|Brewers grains (23.4/3.0) 4||5||10||10|
|Fish oil 5||8.6||8.4||6.2|
|Trout vitamin premix 6||0.2||0.15||0.1|
|Trout mineral premix 7||2||1.5||1|
|Calculated composition (%, as fed basis) 8|
|Crude protein (N × 6.25)||50.01||47.07||45.09|
|Calculated diet cost (Yuan/kg diet) 9|
|Total raw ingredient cost 10||2.879||2.552||2.260|
1 Recommended dietary formulations for rainbow trout for use within the Projects fish farms
2 Ingredient name is followed by reported crude protein and lipid content. All ingredients should be first ground so as to pass through a 0.25mm sieve (for premixes and starter rations) and a 0.354/0.5mm sieve forfingerling and production diets.
3 Starter: 0–5g fish; Fingerling 5–50g fish; Production 50–250g fish. Starter feeds should be prepared as 0.5 and 1mm crumbles, fingerling feeds as 1.5mm–3mm crumbles and 3mm pellets, and production feeds as 5–8mm pellets (Table 7). Granules or crumbles should be prepared by crushing or crumbling 3 or 4mm pellets between rollers and then screening out the desired particle size. After sieving the finished feed should contain not more than 10% oversized or undersized granules. ‘Fines’, which result from the manufacture of pellets or crumbles of an intended size should not be used as part of starter feed and should be recirculated continuously so as to minimise variations in the formulations intended. In general ‘fines’ content (defined as feed particles below 0.42mm) should not exceed 2–3% of any finished feed.
4 Dehydrated brewers grains containing 10% moisture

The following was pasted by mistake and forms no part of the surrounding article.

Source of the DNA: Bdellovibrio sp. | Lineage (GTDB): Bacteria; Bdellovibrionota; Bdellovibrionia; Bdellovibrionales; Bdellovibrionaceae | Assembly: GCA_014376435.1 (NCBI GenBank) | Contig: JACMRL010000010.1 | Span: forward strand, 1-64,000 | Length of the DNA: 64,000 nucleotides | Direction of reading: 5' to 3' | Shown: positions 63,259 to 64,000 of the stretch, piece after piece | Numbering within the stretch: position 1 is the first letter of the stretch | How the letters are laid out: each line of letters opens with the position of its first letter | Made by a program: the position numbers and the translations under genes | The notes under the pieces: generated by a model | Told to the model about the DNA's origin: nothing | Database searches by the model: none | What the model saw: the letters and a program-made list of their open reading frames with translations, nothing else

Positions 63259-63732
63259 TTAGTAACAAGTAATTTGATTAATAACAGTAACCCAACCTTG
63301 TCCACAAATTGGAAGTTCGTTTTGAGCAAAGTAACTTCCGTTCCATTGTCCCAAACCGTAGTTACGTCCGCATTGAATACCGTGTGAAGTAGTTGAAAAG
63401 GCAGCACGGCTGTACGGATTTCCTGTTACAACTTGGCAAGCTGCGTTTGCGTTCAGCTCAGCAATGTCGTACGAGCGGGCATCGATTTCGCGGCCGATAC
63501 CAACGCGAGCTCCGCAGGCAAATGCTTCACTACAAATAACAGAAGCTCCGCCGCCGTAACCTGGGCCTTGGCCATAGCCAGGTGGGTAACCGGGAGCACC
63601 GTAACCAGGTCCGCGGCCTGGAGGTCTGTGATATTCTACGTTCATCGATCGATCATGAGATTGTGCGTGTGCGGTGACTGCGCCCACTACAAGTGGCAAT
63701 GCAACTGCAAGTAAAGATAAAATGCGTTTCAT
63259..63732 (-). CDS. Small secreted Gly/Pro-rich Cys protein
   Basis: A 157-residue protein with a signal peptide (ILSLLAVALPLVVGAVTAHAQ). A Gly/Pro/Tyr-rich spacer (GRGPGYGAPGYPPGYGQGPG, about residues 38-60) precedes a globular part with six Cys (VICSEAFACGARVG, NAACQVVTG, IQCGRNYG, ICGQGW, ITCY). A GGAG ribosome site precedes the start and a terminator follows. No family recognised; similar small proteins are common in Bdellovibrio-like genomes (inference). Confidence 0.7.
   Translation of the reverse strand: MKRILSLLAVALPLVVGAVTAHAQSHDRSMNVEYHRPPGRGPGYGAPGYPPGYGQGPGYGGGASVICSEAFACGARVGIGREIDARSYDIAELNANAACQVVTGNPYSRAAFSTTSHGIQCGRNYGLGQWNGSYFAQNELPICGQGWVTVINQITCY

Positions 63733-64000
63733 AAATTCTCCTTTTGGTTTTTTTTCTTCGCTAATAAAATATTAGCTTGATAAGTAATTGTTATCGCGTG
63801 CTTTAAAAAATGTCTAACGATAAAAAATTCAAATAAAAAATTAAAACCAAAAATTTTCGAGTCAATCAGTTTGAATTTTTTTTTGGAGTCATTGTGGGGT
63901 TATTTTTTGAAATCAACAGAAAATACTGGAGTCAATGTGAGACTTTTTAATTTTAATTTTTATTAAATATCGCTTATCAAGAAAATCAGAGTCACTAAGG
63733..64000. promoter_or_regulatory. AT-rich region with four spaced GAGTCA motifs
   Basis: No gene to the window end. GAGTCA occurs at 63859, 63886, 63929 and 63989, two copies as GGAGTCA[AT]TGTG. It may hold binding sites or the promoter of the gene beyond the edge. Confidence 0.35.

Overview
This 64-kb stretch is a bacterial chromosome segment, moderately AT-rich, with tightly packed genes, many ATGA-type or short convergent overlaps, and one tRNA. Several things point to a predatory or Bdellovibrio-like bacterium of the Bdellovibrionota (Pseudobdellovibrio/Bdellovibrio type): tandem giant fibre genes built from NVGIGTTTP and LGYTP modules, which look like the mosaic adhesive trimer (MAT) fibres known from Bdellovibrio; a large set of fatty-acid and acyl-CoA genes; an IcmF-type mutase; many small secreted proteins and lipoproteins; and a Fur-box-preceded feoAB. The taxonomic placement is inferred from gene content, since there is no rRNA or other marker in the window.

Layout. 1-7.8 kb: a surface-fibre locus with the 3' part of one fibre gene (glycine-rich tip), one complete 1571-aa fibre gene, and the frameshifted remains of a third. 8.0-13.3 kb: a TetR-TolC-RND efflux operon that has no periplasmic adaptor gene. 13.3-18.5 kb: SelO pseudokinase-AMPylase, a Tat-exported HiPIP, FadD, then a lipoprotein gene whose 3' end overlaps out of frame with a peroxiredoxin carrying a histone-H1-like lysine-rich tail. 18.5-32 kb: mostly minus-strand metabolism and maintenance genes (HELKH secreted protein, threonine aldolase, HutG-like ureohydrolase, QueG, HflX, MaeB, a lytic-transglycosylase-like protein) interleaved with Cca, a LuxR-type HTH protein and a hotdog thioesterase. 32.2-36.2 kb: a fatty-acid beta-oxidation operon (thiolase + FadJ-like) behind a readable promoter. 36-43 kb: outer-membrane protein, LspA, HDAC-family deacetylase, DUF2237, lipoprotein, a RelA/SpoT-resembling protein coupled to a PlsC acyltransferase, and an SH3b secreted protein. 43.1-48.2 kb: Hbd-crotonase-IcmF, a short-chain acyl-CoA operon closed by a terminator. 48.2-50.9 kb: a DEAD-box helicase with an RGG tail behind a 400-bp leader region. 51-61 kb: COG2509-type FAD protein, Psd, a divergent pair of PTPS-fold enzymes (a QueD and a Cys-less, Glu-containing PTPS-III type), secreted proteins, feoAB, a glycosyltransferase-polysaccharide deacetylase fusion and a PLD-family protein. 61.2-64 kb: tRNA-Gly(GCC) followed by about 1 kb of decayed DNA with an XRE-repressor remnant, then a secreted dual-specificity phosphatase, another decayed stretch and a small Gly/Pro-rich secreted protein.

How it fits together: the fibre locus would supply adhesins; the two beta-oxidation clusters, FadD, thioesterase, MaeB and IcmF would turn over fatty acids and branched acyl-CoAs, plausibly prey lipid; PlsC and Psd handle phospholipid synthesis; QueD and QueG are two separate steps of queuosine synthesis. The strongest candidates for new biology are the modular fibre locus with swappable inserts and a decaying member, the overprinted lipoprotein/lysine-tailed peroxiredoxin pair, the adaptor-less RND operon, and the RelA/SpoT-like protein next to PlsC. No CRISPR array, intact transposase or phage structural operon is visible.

5 Stabilized with antioxidant (Table 5)
6 In the event that the vitamin premix specifications given in Table 3 cannot be produced, the trout vitamin premix produced by the Institute of Aquatic Products (Beijing) can be used. The Institute suppliers recommended dosage level for all diets is 200g premix/200kg dry diet; vitamin premix cost given as Yuan 20/200kg diet or Yuan 0.1/kg diet.
7 In the event that the mineral premix specifications cannot be produced locally, the trout mineral premix produced by the Institute of Aquatic Products (Beijing) can be used. The Institute suppliers recommended dosage level for all diets is 2000g premix/200kg dry diet; mineral premix cost given as Yuan 8.8/200kg diet or Yuan 0.044/kg diet.
8 Calculated composition based on the feed analysis reports of ingredients used by the Qinghai Province Mixed Feed-Processing factory, Xining
9 October 1990; Yuan 4.71 = 1 US $
10 Raw ingredient costs CAF Xining: fishmeal (Peruvian) Y 3.25/kg, meat and bone meal Y 0.99/kg, blood meal Y 2.48/kg, feather meal Y 2.19/kg, soybean meal Y 1.50/kg, rapeseed meal Y 0.58/kg, wheat bran Y 0.56/kg, corn meal Y 0.6/kg, dehydrated brewers grains Y 0.35/kg, fish oil Y 5.0/kg, trout vitamin premix (Beijing) Y 100/kg, trout mineral premix (Beijing) Y 4.4/kg.
Table 5. Recommended quality of fish meal and oil for salmonid diets 1
|Crude protein||More than 68 %|
|Crude lipid||Less than 10 %|
|Ash||Less than 13 %|
|Salt||Less than 3 %|
|Ammonia-N||Less than 0.2 %|
|Moisture||Less than 10 %|